Talk about a scary decision.
A domainer just lost a domain he paid $20,000 to acquire and recently valued it at $100K.
A three member WIPO panel took away, what most of us would regard to be a Geo domain, Hayward.com and wwwhayward.com and awarded it to the trademark holder Hayward Industries.
Here are the facts as laid out by the panel:
“”The Whois records show that the domain name <hayward.com> was created on July 26, 1995, and the domain name <wwwhayward.com> was created on August 14, 2004. The Respondent acquired the rights to the domain name on or about July 31, 2006.”
Respondent states that “Respondent, Chad Wright, aka WebQuest.com, Inc. is in the business of providing pay-per-click search engines offered through his geographical domain names” and that “Respondent also owns generic domain names…” Respondent paid over $20,000 for the domain name <hayward.com>.
“”Complainant states that it sent a demand letter to Respondent regarding the disputed domain name <hayward.com> on August 1, 2006, a copy of which Complainant provided as an annex to the Complaint. In a response, also included as an annex to the Complaint, Respondent’s counsel wrote in a letter dated August 4, 2006, that Respondent “is the registrant of geographically designated domain names” and that Respondent would “prevail in any legal dispute over the geographical name <Hayward.com>…”
“”Complainant states that Respondent offered the domain name <hayward.com> for sale via an online auction, ending November 4, 2009, with an “opening minimum bid” of $100,000.00, as shown in an e-mail from SnapNames dated October 29, 2009.””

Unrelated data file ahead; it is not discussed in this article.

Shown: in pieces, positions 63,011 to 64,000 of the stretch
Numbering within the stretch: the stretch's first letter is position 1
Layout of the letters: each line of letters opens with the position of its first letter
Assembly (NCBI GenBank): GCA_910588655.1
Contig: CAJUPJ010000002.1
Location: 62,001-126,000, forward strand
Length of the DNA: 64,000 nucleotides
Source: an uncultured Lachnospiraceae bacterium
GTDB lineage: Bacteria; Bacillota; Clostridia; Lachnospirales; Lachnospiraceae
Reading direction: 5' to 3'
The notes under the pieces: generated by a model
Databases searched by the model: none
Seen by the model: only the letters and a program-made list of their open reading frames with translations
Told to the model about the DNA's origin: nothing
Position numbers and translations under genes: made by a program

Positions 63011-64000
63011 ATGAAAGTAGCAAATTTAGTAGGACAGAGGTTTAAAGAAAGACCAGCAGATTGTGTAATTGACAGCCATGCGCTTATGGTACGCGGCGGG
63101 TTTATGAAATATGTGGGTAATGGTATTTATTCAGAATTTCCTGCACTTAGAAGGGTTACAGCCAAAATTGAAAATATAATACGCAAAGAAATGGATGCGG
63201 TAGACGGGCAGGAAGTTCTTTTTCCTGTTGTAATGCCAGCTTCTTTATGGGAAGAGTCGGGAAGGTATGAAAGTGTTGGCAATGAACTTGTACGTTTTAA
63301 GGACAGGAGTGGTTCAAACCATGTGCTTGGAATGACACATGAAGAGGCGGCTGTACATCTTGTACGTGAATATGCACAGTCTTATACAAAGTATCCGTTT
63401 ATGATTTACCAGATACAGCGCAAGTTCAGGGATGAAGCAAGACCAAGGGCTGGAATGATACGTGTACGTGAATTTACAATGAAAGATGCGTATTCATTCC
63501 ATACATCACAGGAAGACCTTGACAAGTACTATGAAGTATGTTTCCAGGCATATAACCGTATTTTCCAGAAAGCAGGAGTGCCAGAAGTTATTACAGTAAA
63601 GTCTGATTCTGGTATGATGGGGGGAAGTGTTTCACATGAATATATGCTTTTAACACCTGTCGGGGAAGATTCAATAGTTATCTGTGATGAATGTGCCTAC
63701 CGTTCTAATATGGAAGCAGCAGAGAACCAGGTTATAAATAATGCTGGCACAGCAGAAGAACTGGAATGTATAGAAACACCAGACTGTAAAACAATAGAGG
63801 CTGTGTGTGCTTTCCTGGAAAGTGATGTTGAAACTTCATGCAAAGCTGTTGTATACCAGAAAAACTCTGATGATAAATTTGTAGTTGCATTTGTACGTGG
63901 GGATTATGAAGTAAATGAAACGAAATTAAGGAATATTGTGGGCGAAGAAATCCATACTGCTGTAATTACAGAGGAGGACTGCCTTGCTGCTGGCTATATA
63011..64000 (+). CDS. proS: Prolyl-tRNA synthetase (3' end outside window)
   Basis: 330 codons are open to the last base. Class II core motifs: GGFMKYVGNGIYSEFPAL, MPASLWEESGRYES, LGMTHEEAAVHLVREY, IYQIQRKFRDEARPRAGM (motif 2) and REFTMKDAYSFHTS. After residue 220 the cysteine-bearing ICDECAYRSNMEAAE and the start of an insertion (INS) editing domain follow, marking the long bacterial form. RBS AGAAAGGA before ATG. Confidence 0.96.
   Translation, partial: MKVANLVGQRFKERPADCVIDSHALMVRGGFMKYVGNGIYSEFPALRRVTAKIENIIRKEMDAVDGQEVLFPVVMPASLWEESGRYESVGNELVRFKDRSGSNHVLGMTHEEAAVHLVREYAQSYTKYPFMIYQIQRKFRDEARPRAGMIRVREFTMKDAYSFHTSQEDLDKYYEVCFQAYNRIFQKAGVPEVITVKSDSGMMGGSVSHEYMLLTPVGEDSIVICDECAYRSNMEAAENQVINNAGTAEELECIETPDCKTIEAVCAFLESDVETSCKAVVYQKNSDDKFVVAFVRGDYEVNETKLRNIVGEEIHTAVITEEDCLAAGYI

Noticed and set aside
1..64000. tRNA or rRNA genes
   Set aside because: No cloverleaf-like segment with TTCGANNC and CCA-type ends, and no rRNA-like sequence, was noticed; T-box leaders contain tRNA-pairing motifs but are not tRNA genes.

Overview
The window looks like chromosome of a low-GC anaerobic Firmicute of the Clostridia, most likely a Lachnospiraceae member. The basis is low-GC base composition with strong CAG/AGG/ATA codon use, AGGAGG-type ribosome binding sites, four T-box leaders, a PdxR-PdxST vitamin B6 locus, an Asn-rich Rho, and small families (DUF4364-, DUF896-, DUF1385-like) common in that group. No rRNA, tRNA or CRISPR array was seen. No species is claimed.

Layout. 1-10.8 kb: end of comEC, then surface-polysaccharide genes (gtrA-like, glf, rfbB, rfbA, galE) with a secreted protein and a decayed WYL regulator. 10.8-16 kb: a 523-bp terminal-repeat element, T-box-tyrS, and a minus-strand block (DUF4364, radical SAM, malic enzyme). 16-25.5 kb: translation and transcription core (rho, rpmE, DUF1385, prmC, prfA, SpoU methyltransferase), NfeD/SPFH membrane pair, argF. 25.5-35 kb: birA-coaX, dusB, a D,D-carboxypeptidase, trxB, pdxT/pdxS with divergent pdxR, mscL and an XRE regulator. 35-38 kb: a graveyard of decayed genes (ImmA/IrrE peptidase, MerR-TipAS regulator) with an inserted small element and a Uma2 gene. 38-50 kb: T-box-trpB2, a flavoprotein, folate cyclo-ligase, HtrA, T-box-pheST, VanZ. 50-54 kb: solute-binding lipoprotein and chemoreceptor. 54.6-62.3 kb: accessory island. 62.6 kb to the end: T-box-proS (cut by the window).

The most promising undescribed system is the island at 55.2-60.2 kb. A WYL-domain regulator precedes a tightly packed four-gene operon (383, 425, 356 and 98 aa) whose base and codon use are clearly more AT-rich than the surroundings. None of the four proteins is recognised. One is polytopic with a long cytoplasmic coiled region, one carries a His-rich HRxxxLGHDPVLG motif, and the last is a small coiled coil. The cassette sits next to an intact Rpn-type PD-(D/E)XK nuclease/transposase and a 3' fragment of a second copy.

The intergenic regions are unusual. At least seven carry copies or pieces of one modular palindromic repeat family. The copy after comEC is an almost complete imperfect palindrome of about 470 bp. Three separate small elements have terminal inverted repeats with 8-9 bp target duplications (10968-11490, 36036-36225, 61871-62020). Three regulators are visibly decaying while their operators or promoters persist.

“””Complainant states that “[t]he main page of the “www.hayward.com” web site is a typical minimalist site set up by cybersquatters for the sole purpose of generating click-through revenue. Most notably, upon entering ‘hayward’ in the provided search bar, the user is inundated with sponsored links to web sites that provide access to the products of [Complainant’s] direct competitors.” Complainant further states that although the domain name <wwwhayward.com> “no longer resolves to an active page,” a previous website associated with that domain name, included as an annex to the Complaint, included links to Complainant’s competitors”””.
“””Respondent is correct in its observations that the word “Hayward” is the name of a city in California (and also has other definitions) and that pay-per-click (“PPC”) websites do not necessarily indicate that a Respondent lacks rights or legitimate interests.”
“””However… the websites associated with the disputed domain names in this case contain (or contained) pages with links offering or leading to pages with links offering goods or services that are competitive with the goods and services offered by Complainant under its HAYWARD Trademark.”
“Clearly, the disputed domain names are therefore not being used solely in connection with their geographic meaning. ”
The panel found that: